Natural Environments

Subject ENVS10001 (2016)

Note: This is an archived Handbook entry from 2016.

Credit Points: 12.5
Level: 1 (Undergraduate)
Dates & Locations:

This subject has the following teaching availabilities in 2016:

Semester 1, Parkville - Taught on campus.
Pre-teaching Period Start not applicable
Teaching Period 29-Feb-2016 to 29-May-2016
Assessment Period End 24-Jun-2016
Last date to Self-Enrol 11-Mar-2016
Census Date 31-Mar-2016
Last date to Withdraw without fail 06-May-2016

Semester 2, Parkville - Taught on campus.
Pre-teaching Period Start not applicable
Teaching Period 25-Jul-2016 to 23-Oct-2016
Assessment Period End 18-Nov-2016
Last date to Self-Enrol 05-Aug-2016
Census Date 31-Aug-2016
Last date to Withdraw without fail 23-Sep-2016

Timetable can be viewed here. For information about these dates, click here.
Time Commitment: Contact Hours: 24 hours of lectures, 12 hours of tutorials, and 12 hours of lab classes.
Total Time Commitment:

170 Hours

Prerequisites: None
Corequisites: None
Recommended Background Knowledge: None
Non Allowed Subjects: None
Core Participation Requirements:

For the purposes of considering request for Reasonable Adjustments under the Disability Standards for Education (Cwth 2005), and Student Support and Engagement Policy, academic requirements for this subject are articulated in the Subject Overview, Learning Outcomes, Assessment and Generic Skills sections of this entry.

It is University policy to take all reasonable steps to minimise the impact of disability upon academic study, and reasonable adjustments will be made to enhance a student's participation in the University's programs. Students who feel their disability may impact on meeting the requirements of this subject are encouraged to discuss this matter with a Faculty Student Adviser and Student Equity and Disability Support:


Dr Ian Thomas, Dr Tony Weatherley


The Eastern Precinct (building 138)
(between Doug McDonell building and Eastern Resource Centre)

Current Student:
Phone: 13 MELB (13 6352)

Subject Overview:

The subject introduces students to natural environments, and the elements and systems that shape the natural world. A critical understanding of these elements and systems is fundamental, not only to the sustainable management of natural environments, but also to nearly all aspects of human endeavor therein: including biodiversity and recreation management, primary production (agriculture and forestry), urban and regional land-use planning, environmental design (architecture and engineering), and local through to global environmental policy. In this subject, the student draws upon case studies and concepts from a broad range of disciplines to explore key components and processes of natural environments, and learns practical skills in landscape assessment for sustainable management and design. Major themes explored include plate tectonics; rocks and minerals; landscape processes and soil formation; weather, climate and climate change; microclimate; the water cycle and catchment hydrology; landscape ecology and the distribution, properties and functioning of different ecosystems. Practical skills in landscape assessment and interpretation are emphasised, as well as an appreciation of the effect of scale and temporal change in the examination of natural environments.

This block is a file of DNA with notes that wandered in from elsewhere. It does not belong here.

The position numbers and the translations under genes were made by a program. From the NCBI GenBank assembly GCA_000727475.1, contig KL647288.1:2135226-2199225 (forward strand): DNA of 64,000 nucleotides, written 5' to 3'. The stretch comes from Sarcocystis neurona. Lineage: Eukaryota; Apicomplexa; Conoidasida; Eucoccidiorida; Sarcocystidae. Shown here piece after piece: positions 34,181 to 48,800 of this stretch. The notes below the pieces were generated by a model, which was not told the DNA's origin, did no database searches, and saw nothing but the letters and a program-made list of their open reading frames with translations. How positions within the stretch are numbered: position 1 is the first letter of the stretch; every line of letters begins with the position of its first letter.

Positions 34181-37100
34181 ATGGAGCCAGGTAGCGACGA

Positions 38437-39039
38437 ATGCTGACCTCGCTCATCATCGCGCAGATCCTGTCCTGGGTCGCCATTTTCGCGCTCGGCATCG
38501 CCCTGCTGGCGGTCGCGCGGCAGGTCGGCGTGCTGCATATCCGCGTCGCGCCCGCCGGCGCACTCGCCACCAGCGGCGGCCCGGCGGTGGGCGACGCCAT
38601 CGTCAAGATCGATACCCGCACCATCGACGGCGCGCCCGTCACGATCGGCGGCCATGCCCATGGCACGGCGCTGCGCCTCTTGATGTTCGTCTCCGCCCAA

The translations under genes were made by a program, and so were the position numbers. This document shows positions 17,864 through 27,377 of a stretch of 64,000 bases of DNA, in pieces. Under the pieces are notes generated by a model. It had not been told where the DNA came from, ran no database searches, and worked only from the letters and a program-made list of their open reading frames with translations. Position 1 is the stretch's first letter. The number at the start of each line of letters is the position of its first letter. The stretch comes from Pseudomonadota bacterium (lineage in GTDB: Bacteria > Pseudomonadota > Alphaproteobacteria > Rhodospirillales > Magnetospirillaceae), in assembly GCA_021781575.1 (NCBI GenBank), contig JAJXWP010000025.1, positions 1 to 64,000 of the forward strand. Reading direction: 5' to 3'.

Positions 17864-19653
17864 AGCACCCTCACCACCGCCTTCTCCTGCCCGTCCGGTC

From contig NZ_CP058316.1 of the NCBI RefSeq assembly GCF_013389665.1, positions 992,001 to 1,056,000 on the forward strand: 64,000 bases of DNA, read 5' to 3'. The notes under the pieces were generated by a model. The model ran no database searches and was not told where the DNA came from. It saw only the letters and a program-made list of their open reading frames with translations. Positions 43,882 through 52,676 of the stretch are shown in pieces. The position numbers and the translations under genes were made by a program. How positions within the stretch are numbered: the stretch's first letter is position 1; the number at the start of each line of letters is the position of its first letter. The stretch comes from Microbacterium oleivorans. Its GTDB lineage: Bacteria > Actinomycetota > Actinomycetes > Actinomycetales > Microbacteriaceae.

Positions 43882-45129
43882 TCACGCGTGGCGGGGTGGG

Learning Outcomes:

At the completion of this subject students should be able to:

  • Discuss how sustainable management and design stems from a respect of our planet’s natural systems;